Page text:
You know the part in Pulp Fiction where Sam Jackson flips his wallet out onto the table and it says Bad Ass Motherfucker?
Ludo Lefebvre is that wallet.
Look him up online. Don't let the white teeth fool you. This is a man who runs marathons after training a few days, who comes to work after back surgery instead of nodding off on Vicodin like the rest of us weenies would. He is polite, unassuming. He is a machine.
There are so many parts to being a chef. Cooking is only the first. You are the coach, the mommy and the shrink. You need to recognize different personalities and get each cook to want to be better with each plate of food they put out. You never want your team to be counting the minutes until they can leave. This isn't Subway. People can tell how much love got put into their food and that is a direct reflection of the team and it's leader. Ludo is exceptional. It is stunning to see someone who gets subtitles when he's on TV explain himself better than any chef I've ever worked with. EVER.
Lots of chefs get the cooking part, but cannot tell you how to do something. When you think you have finally figured out what they want, they come over and tell you how stupid you are.
(What normal person picks a job where people get to scream "RETARD" at you while you burn yourself, btw? There is such an S&M angle to cooking. I wonder what Freud would say)
Anyhoo, Ludo is genuinely warm as he greets me.
He hands me a shirt and apron, smiles with his very white teeth, and.........
tells me I'll be working hot apps & dessert with Chef Dan. R'uh r'oh.
The Twitter has led me to blogs and the blogs have led me to stories about failed souffles. No one has apparently mastered these little fuckers yet, but there have been many stern looks of disapproval and the inevitable banishment to ice cream land.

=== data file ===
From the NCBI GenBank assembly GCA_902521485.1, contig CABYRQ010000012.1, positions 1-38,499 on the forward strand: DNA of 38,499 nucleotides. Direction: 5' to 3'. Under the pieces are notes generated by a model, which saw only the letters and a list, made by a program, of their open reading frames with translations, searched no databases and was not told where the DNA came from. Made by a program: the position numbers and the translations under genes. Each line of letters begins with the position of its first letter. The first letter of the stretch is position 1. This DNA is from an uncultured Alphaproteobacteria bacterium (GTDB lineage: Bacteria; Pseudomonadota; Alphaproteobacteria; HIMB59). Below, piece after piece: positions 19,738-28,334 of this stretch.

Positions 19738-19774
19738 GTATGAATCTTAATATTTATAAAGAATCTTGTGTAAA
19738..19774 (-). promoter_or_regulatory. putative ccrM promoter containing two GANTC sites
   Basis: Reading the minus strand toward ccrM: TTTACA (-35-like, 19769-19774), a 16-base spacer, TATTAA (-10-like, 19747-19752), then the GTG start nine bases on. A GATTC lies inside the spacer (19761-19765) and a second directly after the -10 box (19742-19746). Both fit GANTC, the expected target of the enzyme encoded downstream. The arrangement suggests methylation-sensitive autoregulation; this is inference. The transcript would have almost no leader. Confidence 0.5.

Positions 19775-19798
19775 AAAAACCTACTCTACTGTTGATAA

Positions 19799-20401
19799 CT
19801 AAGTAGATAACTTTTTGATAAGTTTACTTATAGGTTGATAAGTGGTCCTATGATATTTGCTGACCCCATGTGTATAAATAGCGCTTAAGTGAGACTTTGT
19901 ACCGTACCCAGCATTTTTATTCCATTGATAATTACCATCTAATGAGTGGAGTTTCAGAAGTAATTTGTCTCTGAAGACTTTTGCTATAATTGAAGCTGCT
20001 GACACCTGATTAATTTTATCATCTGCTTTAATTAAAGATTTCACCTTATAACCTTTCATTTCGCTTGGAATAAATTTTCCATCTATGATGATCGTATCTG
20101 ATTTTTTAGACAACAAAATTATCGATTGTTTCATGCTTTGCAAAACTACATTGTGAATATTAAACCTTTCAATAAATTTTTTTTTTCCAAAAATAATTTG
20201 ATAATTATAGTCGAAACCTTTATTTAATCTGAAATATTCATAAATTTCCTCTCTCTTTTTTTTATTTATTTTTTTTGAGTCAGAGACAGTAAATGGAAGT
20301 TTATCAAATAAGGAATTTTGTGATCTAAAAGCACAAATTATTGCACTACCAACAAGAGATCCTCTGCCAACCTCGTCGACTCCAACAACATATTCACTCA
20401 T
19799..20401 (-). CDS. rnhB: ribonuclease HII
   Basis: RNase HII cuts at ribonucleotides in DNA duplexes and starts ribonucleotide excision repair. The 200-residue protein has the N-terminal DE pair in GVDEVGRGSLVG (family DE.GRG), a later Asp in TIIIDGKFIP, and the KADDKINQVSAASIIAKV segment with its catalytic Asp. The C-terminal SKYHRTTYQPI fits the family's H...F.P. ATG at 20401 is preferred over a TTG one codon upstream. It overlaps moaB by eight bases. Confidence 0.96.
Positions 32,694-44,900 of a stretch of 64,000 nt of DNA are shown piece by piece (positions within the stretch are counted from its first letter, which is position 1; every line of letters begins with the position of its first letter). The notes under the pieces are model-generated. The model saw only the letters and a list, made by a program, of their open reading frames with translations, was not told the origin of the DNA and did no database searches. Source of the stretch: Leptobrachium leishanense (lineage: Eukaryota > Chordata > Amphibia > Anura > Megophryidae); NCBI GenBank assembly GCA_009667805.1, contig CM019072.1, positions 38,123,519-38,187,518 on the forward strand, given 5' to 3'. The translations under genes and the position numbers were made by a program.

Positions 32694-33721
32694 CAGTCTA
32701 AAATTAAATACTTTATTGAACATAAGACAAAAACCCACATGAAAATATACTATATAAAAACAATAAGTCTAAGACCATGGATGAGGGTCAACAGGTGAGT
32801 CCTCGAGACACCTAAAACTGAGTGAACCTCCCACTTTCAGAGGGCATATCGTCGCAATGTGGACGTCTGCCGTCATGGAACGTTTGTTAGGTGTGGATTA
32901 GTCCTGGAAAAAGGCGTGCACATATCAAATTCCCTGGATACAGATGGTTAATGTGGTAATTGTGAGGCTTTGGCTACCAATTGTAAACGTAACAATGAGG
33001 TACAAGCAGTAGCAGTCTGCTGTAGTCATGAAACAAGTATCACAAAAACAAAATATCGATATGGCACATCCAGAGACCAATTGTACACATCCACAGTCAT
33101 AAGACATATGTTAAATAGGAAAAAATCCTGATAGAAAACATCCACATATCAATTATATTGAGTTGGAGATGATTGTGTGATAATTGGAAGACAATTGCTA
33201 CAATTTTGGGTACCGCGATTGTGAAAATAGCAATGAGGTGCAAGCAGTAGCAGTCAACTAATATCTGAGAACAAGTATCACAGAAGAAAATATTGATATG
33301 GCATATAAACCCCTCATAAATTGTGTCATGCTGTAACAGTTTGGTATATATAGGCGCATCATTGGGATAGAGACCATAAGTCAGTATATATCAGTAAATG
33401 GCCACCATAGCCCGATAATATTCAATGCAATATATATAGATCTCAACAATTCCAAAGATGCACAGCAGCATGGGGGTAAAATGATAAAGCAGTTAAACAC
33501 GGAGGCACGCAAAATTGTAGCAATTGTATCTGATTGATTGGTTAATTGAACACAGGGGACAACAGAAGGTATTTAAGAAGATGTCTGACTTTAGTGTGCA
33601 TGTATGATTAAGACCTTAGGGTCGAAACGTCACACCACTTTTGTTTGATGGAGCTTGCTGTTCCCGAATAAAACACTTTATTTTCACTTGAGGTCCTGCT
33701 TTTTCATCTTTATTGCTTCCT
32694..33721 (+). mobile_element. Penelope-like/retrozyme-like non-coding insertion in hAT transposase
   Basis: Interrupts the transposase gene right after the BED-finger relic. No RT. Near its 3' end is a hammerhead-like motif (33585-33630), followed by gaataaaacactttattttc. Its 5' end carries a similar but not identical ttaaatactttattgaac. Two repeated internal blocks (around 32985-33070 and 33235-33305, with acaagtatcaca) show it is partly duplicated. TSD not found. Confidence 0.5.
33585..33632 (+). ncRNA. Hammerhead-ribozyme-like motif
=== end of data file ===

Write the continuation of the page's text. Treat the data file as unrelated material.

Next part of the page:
Lead me to the guillotine, sir.
It's like the first quarter of cooking school where you have to get past the crabby instructor before they let you cut more than onions and carrots. It must be very challenging to have so many people with different skill levels knocking flour everywhere and forgetting things in the mixer.
The other interns are AMAZE-O. Where they lack experience, they make up for in stamina as they are pulling 50 hour weeks, gratis, just to get to work with him. That's the power of the LudoBite.
After a five year-absence I feel like the red-cloggers on Top Chef. You've seen them. The 40 year-olds who represent for the catering witches everywhere. We're not untalented, just a bit slower. We don't have the energy we did when we were 25. We have had dead babies and breast cancers, sick parents and mortgage crises. We want to cook to save ourselves and the world from ow-ies and mean people.
So I'm slower, but I'm also different than I was before in a kitchen. I am VERY sensitive as most of you know and I used to go home crying sometimes after a behind-the-line ass-chewing.
Not anymore. When told to "inspect and reflect" my buttered souffle molds in a tone that might be construed as condescending, I just said Okay, and did them again. I thought about Evan and how glad I would be to see him in four hours.
Wrap first night. No disasters. I remember to say 'behind' and 'corner'. No plates are dropped.
I am on cloud 9 as I exit through the dining room, softly lit like a cathedral where octopus and pork belly are worshipped instead of the Mother. I am back in my element, I can't wait to collapse into the Subaru and get home.
I turn the corner and reach my car................
Which is all alone. In a pitch-black lot. With no valet in sight.
next up-Are You Effing Kidding Me?